From the Maryland Science Center to the highly acclaimed National Aquarium, downtown Baltimore sure has a lot to offer. Luckily for UMBC students, a ride downtown is made easily accessible thanks to UMBC Transit.

“The [downtown] route began operation just this fall semester,” said Joseph Regier, executive director of The Commons and UMBC Transit. With this reliable shuttle service, students should have no trouble at all scoring a short and safe ride to see what the buzz is all about downtown.

“The ridership number for the fall semester is just over 10,000, which is much higher than expected for a new route,” said Regier. Clearly, this new destination was quite a hit this past semester and is sure to be for semesters to come.

One of downtown Baltimore’s main attractions for entertainment is the Hippodrome Theatre, which is just a few blocks from the Greene Street and Lombard Street stop. During the spring semester, the beloved classics Annie, Swan Lake, Chicago and Dirty Dancing will be showing in this artistically structured showplace.

Located on Eutaw Street, this theater is large enough to entertain about 2,300 people. It was renovated in 2004 after closing in 1990 due to an unfortunate loss of business. Back on its feet, the Hippodrome Theatre is now a part of The France-Merrick Performing Arts Center. Just like before, it’s known for hosting countless outstanding performances as well as special events including proms and wedding parties.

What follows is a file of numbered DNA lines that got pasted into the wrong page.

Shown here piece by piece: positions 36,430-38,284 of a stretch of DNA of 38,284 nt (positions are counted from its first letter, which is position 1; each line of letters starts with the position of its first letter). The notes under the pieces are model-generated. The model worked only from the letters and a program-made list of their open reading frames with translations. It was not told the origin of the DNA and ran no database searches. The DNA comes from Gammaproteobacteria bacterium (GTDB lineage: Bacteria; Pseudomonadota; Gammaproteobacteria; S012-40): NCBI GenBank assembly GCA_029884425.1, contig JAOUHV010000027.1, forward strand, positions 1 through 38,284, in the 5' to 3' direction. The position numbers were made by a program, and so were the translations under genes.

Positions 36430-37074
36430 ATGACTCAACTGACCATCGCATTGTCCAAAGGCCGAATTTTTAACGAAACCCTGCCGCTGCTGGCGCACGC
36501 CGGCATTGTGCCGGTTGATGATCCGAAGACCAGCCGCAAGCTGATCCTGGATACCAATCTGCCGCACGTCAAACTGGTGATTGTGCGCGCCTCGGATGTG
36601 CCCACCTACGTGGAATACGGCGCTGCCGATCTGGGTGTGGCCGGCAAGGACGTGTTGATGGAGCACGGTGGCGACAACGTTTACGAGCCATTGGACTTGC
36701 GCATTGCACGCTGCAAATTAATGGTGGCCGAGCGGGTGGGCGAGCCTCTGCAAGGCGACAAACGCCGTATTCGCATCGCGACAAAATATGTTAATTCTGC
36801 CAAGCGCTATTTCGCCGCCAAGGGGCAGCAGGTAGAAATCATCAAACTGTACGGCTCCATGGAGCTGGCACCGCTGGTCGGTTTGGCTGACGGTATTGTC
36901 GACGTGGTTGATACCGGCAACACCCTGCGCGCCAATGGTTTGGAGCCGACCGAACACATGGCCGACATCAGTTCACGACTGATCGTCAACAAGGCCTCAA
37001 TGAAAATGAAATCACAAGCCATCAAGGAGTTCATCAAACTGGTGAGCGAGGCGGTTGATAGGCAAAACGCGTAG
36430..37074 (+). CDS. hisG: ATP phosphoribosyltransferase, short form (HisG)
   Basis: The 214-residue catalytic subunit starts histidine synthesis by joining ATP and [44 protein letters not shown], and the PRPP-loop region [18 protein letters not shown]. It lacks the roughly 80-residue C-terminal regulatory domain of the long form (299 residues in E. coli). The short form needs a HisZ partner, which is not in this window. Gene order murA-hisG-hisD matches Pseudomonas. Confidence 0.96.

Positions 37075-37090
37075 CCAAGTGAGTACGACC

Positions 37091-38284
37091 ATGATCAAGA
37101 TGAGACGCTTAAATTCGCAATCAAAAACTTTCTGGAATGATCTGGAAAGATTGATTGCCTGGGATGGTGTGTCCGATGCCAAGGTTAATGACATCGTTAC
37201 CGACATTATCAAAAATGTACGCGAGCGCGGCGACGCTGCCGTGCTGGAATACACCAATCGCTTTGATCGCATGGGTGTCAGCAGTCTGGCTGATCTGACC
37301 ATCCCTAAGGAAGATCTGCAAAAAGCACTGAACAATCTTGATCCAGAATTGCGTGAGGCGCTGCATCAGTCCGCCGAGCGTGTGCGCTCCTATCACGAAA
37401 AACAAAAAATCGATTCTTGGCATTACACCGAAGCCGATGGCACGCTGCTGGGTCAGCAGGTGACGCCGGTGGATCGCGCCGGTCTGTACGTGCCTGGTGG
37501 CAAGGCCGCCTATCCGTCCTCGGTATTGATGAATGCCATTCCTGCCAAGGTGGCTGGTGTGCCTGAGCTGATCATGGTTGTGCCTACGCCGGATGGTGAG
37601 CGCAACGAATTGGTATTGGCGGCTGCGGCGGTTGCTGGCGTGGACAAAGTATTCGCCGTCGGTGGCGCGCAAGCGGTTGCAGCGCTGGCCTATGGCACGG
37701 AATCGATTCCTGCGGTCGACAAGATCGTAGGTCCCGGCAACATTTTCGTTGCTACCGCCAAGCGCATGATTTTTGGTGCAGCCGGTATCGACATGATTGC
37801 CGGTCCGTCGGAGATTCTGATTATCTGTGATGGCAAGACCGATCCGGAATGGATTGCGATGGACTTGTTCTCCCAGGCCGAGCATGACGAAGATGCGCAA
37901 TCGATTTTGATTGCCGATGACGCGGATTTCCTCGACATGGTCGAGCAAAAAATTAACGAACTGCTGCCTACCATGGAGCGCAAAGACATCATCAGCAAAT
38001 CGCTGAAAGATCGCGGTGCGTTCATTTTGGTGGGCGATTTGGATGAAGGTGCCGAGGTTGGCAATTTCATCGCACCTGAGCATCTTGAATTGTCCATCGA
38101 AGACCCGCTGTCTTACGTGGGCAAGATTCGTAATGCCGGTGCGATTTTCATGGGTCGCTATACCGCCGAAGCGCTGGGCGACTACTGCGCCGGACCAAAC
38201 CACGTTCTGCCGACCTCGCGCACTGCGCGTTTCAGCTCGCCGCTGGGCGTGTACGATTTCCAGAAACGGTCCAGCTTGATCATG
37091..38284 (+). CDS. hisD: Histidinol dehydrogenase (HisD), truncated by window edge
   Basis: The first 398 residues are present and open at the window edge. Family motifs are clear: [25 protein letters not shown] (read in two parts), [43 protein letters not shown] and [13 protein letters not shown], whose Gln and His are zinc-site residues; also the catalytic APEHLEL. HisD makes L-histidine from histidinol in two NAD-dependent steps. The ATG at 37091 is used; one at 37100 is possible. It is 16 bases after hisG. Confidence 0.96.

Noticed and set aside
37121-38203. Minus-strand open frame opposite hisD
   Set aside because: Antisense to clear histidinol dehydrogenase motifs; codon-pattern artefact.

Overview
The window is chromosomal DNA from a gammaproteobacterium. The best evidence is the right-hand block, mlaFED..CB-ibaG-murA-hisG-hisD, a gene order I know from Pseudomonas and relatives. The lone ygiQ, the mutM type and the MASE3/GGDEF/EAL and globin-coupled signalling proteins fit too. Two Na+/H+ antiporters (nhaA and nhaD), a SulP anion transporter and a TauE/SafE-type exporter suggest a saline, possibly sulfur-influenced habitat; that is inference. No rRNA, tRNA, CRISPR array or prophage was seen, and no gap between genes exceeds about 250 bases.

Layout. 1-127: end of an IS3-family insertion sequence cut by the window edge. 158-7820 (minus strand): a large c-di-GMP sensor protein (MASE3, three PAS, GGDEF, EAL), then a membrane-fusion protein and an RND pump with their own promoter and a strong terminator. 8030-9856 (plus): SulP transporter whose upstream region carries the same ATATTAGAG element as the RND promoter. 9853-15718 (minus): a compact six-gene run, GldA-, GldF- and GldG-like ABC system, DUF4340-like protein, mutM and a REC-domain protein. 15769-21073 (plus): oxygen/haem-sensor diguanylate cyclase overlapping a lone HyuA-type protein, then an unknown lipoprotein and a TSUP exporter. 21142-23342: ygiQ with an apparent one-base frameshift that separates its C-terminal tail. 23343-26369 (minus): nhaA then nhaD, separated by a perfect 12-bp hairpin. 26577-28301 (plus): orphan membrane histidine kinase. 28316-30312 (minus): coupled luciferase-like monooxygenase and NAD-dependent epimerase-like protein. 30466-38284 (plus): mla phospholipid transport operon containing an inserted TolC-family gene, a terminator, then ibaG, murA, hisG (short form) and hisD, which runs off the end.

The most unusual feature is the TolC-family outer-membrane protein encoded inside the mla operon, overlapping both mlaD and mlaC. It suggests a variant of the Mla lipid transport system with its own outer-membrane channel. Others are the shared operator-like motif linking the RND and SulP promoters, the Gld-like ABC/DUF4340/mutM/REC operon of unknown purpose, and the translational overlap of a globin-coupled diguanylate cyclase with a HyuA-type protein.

The Hippodrome Theatre is a one-of-a-kind architecture makes it an ideal place to enjoy a show-going experience surrounded by beautiful scenery. The prices of tickets can be steep at times, especially on a college student’s budget. However, they offer a student discount for many shows as long as a student ID is shown when purchasing tickets.

UMBC Transit’s newly added route to downtown certainly proves to be another convenient campus resource for students to utilize. Making a trip to the Hippodrome Theatre is definitely an enjoyable way to spend a day or evening out on the town. For a nearby place to eat before a show, there’s also the Hipp Café, which offers quick and affordable sandwiches, soups and salads.

With a hectic semester ahead of many students, a trip downtown during any free time could alleviate some stress and provide a good time. The Hippodrome Theatre is just one among many great places to visit in downtown Baltimore.

Bria H.

Get to know a Retriever

One of the three Second Generation Scholars chats about the importance of family and academics.

What is your name, major and year?

My name is Bria Hamlet. I am a senior who is majoring in health administration and public policy.

 

Where are you from (city, county, state)?

I am originally from Towson in Baltimore County, Md.

 

Who do you admire and why?

I admire my mom because of all that she has accomplished in a short period of time. She finished her Master’s in Social Work with a husband, two kids and a baby on the way. Almost 20 years later, she continues to make me feel like anything is possible.

 

What is your career goal?

I hope to be a manager for health communications. It would be a dream come true for me.

 

If you could change one thing around the world, what would it be?

I think the lack of patience in the world is incredibly troubling; I want to see more people slow down and take the time to understand those around them. I want them to make real connections. That is what I would change.

 

What do you like most about UMBC?